RC Wills, since 1979 Links to relevant papers are in the article, and Zhou’s low clouds are discussed. As Issac Held said to Judith Curry’s group at the physics society, it all goes through the eastern Pacific.

  38. David B. Benson says:

    Dave _ Geologist — In addition, Eden was like what is now the Persian Gulf.

  39. David B. Benson says:

    Dave_Geologist — In addition, Eden was likely what is now the Persian Gulf.

  40. KiwiGriff. says:

    Dr Roy Spencer Ph,D has not only sighed up to the CA.
    He is both on their Advisory Board and is a Cornwall Alliance Scholar Senior Fellow.

    As to awards.
    Dr Roy Spencer Ph.D proudly accepted last year .
    The Frederick Seitz Memorial Award,
    Past recipients of this august award have included Dr’s Soon, Legate and Happer .
    The same organizations ceremony gave Viscount Monckton of Brenchly a Dauntless Purveyor of Climate Truth Award in 2014.
    http://climatechangeawards.org/
    After that interesting internet research.
    I need a long shower and some mind bleach.

  41. russellseitz says:

    The salient feature of http://climatechangeawards.org/ is that The Heartland Institute is a full service diploma miil– these awards are for sale to all comers at $4,000 a pop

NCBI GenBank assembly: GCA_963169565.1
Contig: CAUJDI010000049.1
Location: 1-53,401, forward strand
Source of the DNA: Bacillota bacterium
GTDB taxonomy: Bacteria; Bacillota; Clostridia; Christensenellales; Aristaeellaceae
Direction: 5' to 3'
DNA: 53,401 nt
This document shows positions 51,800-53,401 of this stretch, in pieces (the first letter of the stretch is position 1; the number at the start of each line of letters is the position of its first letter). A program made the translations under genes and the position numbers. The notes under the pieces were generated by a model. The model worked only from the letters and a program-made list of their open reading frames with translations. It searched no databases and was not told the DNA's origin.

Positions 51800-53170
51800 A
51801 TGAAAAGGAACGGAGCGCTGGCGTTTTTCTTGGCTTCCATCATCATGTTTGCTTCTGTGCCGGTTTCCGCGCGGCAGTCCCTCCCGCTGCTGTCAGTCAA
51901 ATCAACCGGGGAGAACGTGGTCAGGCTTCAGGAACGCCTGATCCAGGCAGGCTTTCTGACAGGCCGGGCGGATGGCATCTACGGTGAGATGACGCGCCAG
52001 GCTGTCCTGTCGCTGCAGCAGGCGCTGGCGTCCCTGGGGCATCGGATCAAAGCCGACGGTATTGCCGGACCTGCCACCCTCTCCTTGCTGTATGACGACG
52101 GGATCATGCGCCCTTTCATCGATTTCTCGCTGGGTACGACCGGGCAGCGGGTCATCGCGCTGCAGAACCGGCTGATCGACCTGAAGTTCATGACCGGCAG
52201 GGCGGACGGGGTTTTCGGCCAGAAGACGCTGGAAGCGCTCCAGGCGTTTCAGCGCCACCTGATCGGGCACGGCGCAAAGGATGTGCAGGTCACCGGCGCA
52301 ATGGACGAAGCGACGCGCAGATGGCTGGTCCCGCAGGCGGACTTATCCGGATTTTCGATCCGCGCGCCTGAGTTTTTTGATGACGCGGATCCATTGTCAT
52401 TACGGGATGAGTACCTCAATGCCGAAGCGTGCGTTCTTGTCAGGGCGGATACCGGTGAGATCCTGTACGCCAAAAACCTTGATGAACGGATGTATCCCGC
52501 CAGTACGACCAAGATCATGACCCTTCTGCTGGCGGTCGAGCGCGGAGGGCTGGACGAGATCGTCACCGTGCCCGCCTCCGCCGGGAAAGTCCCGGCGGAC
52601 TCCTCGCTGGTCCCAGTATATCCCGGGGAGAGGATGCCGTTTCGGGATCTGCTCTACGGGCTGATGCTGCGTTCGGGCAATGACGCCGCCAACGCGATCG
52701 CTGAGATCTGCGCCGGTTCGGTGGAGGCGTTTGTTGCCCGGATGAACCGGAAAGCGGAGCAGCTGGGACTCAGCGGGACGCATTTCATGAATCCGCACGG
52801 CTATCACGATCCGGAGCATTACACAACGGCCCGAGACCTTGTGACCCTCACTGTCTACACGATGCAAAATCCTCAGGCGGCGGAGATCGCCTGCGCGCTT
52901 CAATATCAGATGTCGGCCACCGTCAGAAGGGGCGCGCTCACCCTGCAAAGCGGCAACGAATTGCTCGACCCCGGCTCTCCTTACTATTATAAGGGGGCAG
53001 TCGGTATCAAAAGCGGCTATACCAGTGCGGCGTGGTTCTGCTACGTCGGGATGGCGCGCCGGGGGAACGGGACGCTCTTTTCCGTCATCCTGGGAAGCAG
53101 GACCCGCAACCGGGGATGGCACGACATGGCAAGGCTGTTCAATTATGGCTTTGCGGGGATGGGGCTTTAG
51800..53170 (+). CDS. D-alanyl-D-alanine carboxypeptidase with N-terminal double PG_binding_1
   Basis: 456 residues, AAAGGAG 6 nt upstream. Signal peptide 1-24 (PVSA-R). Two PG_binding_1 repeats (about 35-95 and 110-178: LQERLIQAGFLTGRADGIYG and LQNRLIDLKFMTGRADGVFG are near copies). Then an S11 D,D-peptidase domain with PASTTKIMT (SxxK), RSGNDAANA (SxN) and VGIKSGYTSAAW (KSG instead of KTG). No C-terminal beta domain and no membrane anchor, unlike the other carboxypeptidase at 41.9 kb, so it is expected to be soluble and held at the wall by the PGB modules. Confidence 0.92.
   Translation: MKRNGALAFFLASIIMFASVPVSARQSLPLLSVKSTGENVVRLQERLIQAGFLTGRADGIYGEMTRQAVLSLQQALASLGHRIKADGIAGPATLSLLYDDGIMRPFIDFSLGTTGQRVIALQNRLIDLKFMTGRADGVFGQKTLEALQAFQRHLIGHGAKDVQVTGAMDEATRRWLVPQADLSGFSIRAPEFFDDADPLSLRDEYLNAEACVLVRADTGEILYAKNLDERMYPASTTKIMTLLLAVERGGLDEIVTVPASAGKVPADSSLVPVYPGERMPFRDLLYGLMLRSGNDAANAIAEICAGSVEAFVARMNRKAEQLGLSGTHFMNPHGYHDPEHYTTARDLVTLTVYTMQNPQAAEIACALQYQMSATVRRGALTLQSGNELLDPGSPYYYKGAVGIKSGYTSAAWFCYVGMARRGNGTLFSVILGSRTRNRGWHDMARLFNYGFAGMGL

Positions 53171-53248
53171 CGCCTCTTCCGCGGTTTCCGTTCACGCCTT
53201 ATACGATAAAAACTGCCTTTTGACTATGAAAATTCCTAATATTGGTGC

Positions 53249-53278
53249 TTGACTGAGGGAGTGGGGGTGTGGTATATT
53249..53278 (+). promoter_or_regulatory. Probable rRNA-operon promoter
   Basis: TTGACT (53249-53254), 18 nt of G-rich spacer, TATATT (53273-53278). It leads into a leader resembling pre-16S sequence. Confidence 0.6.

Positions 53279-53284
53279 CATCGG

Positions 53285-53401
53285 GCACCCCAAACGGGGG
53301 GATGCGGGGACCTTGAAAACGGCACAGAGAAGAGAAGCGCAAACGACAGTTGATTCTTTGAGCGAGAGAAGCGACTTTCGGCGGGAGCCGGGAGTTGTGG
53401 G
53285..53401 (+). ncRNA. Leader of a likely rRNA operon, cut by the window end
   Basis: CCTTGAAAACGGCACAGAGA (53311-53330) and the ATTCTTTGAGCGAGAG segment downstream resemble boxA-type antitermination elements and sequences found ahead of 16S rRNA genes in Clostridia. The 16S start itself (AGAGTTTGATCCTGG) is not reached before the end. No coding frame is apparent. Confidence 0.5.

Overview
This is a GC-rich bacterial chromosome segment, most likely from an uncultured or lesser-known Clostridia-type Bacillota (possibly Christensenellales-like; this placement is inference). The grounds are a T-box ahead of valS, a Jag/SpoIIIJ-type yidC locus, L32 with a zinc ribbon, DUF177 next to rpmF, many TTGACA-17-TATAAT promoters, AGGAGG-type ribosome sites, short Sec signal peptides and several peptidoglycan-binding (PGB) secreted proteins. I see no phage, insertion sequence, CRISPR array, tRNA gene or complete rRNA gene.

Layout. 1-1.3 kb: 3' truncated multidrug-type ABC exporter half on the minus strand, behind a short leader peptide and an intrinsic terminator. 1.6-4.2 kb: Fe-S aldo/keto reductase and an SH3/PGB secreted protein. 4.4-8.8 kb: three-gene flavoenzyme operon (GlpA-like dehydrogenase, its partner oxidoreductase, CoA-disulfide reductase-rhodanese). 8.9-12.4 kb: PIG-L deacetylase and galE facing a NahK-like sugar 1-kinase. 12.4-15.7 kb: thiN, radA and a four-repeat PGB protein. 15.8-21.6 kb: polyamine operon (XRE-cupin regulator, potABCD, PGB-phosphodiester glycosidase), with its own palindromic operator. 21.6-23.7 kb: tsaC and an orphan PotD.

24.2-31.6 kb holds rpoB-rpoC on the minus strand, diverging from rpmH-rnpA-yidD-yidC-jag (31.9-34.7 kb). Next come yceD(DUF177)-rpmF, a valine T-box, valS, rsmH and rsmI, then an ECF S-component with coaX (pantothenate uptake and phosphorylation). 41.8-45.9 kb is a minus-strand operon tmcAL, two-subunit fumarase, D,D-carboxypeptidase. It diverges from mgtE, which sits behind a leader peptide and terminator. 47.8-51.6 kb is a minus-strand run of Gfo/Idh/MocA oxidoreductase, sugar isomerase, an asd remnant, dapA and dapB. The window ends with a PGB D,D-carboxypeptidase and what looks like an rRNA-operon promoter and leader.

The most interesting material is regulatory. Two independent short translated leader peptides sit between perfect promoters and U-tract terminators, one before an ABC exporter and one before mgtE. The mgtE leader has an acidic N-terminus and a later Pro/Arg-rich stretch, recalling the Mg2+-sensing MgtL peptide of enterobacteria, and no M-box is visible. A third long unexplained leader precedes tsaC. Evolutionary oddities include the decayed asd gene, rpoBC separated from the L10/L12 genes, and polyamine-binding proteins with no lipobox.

While the living can decline them, the dead have no recourse against their names being attached to such awards.

  42. David B. Benson says:

    For comments regarding Energy or Climate Change, consider the
    BNC Discussion Forum
    bravenewclimate.proboards.com

    Post facto moderated.

  43. russellseitz says:

    David, registration is disabled at the BNC forum.

    If your’e aboard you might bring this to their attention-
    What could possibly go wrong with adding floating glass to floating plastic in the oceans?

    https://agupubs.onlinelibrary.wiley.com/doi/full/10.1029/2018EF000820

  44. David B. Benson says:

    Russell, I passed your complaint to the moderator.

  45. When writing for the general public in his non-peer-reviewed political GWPF “report”, Christy claims the “scientific method” requires explaining differences by saying the models are in error:

    “Will the next IPCC report discuss this longrunning mismatch? There are three possible ways they could handle the problem:
    • The observations are wrong, the models are right.
    • The forcings used in the models were wrong.
    • The models are failed hypotheses.
    I predict that the ‘failed hypothesis’ option will not be chosen. Unfortunately, that’s exactly what you should do when you follow the scientific method [page 8].”

    https://web.archive.org/web/20190529021136/https://www.thegwpf.org/content/uploads/2019/05/JohnChristy-Parliament.pdf

    But when writing for scientists in the peer-reviewed literature, Christy admits he cannot discount alternative explanations besides model error: